There are also some other stainless clamps that will fill the requirement especially for the larger filler hose

6) The tank cannot be supported by foam

7) and ensure that you use Marine grade hoses for the filler and the fuel line,

While ABYC allows foam around tanks, there are quite specific requirements to achieve a compliant installation. Obviously due to the chance of creating a corrosive environment for the tank. Better to leave this off the table, and leave room all around the tank, ensure that your existing tank has some way of shedding water into the bilge so your new tank will not come in contact with any water.

You could private message Ike who was involved with writing the ABYC specs. Once you get him started on foam, you will probably not consider it.

Re the plastic strips to mount the tank. I have seen UHMW plastic (ultra high molecular weight) used in this application. Normally it is white and slick and people sometimes call it Teflon.
There are better choices only because it is difficult to get a good bond with adhesives to this material. For the sealant to attach plastic strips to a tank, something like a marine sealant adhesive 3m 5200 would be fine. Not RTV silicone sealant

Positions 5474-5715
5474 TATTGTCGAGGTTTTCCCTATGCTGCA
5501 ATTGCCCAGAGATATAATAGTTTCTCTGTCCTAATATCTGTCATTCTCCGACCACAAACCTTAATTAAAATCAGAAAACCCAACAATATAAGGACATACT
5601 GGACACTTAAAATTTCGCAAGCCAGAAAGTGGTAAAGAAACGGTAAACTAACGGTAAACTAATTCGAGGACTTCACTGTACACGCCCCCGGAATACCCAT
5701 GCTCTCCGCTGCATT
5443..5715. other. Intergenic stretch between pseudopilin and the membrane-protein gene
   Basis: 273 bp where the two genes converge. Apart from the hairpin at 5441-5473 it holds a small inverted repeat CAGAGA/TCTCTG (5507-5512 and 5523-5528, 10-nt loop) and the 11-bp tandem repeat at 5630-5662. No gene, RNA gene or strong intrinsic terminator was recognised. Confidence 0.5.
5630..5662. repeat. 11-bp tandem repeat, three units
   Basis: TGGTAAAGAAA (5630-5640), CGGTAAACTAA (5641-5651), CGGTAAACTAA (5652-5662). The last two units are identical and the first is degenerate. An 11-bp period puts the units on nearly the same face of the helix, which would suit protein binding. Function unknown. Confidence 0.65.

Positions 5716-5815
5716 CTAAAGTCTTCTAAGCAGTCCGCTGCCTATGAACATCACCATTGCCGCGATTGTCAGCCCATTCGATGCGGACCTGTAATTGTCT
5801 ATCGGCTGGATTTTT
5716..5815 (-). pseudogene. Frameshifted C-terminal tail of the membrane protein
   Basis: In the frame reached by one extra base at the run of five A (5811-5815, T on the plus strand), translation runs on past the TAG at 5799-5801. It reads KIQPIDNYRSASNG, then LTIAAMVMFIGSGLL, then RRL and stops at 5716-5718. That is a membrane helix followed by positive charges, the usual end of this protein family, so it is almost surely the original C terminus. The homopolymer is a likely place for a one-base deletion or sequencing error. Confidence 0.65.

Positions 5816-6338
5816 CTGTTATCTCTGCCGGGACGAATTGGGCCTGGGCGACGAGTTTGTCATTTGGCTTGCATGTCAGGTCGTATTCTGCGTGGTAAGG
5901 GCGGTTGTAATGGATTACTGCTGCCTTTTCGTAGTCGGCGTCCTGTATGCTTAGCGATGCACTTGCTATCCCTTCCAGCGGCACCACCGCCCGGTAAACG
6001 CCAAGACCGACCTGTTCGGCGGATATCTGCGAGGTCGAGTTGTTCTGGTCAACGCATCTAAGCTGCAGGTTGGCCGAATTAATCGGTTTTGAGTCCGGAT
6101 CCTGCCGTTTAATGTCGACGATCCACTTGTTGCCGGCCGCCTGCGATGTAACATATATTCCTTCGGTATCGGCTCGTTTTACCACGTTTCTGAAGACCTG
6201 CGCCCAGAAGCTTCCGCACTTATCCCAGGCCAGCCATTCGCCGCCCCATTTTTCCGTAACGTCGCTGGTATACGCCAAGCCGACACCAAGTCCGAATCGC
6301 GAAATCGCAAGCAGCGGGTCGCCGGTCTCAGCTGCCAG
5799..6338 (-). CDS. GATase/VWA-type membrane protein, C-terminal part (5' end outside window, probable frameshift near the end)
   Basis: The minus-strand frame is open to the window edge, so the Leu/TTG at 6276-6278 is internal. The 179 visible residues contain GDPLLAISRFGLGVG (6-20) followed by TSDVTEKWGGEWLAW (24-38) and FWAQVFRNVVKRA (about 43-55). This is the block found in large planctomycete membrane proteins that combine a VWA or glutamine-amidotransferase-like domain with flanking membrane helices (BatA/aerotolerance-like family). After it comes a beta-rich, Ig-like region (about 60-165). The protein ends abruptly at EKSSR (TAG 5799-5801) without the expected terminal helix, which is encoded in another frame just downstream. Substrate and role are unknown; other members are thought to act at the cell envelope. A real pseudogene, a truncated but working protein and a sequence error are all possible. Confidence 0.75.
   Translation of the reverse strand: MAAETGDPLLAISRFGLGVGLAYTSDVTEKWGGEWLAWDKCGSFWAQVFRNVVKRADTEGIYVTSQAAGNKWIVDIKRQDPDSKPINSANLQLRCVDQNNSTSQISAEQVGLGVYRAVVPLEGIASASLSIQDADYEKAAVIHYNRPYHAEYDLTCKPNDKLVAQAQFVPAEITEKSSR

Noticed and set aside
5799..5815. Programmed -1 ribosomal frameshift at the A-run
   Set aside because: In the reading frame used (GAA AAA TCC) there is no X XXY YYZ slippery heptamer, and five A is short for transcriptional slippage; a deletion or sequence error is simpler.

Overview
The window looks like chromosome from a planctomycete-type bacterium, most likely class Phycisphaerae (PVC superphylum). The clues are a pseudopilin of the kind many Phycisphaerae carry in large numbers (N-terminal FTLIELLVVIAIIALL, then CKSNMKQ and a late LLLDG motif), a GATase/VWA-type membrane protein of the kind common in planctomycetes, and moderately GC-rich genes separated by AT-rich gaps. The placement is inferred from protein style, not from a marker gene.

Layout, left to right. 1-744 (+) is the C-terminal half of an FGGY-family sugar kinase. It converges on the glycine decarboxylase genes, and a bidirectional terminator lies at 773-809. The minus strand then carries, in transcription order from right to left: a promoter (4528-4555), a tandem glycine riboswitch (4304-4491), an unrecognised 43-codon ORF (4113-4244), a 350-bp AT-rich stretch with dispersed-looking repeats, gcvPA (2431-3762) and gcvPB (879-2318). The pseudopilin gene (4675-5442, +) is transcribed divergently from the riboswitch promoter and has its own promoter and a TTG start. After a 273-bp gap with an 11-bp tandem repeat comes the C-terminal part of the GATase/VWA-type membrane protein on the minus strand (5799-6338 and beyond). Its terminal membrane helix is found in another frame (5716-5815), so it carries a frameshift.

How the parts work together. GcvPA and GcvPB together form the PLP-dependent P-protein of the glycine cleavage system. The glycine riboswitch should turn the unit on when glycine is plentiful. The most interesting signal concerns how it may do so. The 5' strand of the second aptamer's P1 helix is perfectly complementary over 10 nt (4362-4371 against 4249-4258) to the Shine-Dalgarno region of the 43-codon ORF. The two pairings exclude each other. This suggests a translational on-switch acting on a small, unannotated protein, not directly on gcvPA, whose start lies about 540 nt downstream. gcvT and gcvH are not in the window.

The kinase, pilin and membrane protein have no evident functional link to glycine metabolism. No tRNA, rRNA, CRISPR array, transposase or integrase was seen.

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Last Edit: by westkal.

1986 Bayliner 2550 W/Sunbridge, fuel tank removal 21 Mar 2017 14:47 #10

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ruakiller wrote: Good morn'n all

After fuel line clogs plagued the beast over a series of months, and chasing it with advice and aftermarket chemicals didn't help, I trailered her and pulled the engine and drive. At this point (and borrowing pictures from other posts), I am ready to actually remove the fuel tank. Does anyone have experience pulling the tank without removing any of the sundeck or transom? If the picture is correct, that looks to be about a 6 foot tank and I have about 3 feet of engine compartment to pull it out of. Any magic tricks or wisdom to share?